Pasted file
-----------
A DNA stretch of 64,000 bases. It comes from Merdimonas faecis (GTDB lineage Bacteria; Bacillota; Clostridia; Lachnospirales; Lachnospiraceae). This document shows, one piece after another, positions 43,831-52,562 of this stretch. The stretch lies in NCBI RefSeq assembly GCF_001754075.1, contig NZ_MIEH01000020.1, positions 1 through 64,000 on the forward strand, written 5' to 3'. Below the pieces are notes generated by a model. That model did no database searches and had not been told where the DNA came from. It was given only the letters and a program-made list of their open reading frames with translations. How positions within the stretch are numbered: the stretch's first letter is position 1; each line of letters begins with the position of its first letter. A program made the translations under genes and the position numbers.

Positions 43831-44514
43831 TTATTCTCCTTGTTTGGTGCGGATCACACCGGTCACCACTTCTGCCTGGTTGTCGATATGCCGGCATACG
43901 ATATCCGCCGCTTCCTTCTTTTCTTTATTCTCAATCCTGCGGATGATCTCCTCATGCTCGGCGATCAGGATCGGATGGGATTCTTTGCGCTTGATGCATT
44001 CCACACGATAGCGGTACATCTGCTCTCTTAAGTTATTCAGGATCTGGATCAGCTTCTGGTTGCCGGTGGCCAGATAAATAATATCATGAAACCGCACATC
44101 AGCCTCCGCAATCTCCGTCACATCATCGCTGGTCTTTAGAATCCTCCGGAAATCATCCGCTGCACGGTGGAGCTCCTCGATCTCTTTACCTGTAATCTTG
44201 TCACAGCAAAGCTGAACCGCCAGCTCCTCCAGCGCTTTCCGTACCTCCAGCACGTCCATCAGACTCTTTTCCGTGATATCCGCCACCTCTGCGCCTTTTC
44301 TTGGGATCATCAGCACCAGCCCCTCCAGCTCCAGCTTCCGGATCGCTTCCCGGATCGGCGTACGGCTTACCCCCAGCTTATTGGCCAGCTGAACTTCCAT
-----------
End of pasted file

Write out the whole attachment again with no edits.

A DNA stretch of 64,000 bases. It comes from Merdimonas faecis (GTDB lineage Bacteria; Bacillota; Clostridia; Lachnospirales; Lachnospiraceae). This document shows, one piece after another, positions 43,831-52,562 of this stretch. The stretch lies in NCBI RefSeq assembly GCF_001754075.1, contig NZ_MIEH01000020.1, positions 1 through 64,000 on the forward strand, written 5' to 3'. Below the pieces are notes generated by a model. That model did no database searches and had not been told where the DNA came from. It was given only the letters and a program-made list of their open reading frames with translations. How positions within the stretch are numbered: the stretch's first letter is position 1; each line of letters begins with the position of its first letter. A program made the translations under genes and the position numbers.

Positions 43831-44514
43831 TTATTCTCCTTGTTTGGTGCGGATCACACCGGTCACCACTTCTGCCTGGTTGTCGATATGCCGGCATACG
43901 ATATCCGCCGCTTCCTTCTTTTCTTTATTCTCAATCCTGCGGATGATCTCCTCATGCTCGGCGATCAGGATCGGATGGGATTCTTTGCGCTTGATGCATT
44001 CCACACGATAGCGGTACATCTGCTCTCTTAAGTTATTCAGGATCTGGATCAGCTTCTGGTTGCCGGTGGCCAGATAAATAATATCATGAAACCGCACATC
44101 AGCCTCCGCAATCTCCGTCACATCATCGCTGGTCTTTAGAATCCTCCGGAAATCATCCGCTGCACGGTGGAGCTCCTCGATCTCTTTACCTGTAATCTTG
44201 TCACAGCAAAGCTGAACCGCCAGCTCCTCCAGCGCTTTCCGTACCTCCAGCACGTCCATCAGACTCTTTTCCGTGATATCCGCCACCTCTGCGCCTTTTC
44301 TTGGGATCATCAGCACCAGCCCCTCCAGCTCCAGCTTCCGGATCGCTTCCCGGATCGGCGTACGGCTTACCCCCAGCTTATTGGCCAGCTGAACTTCCAT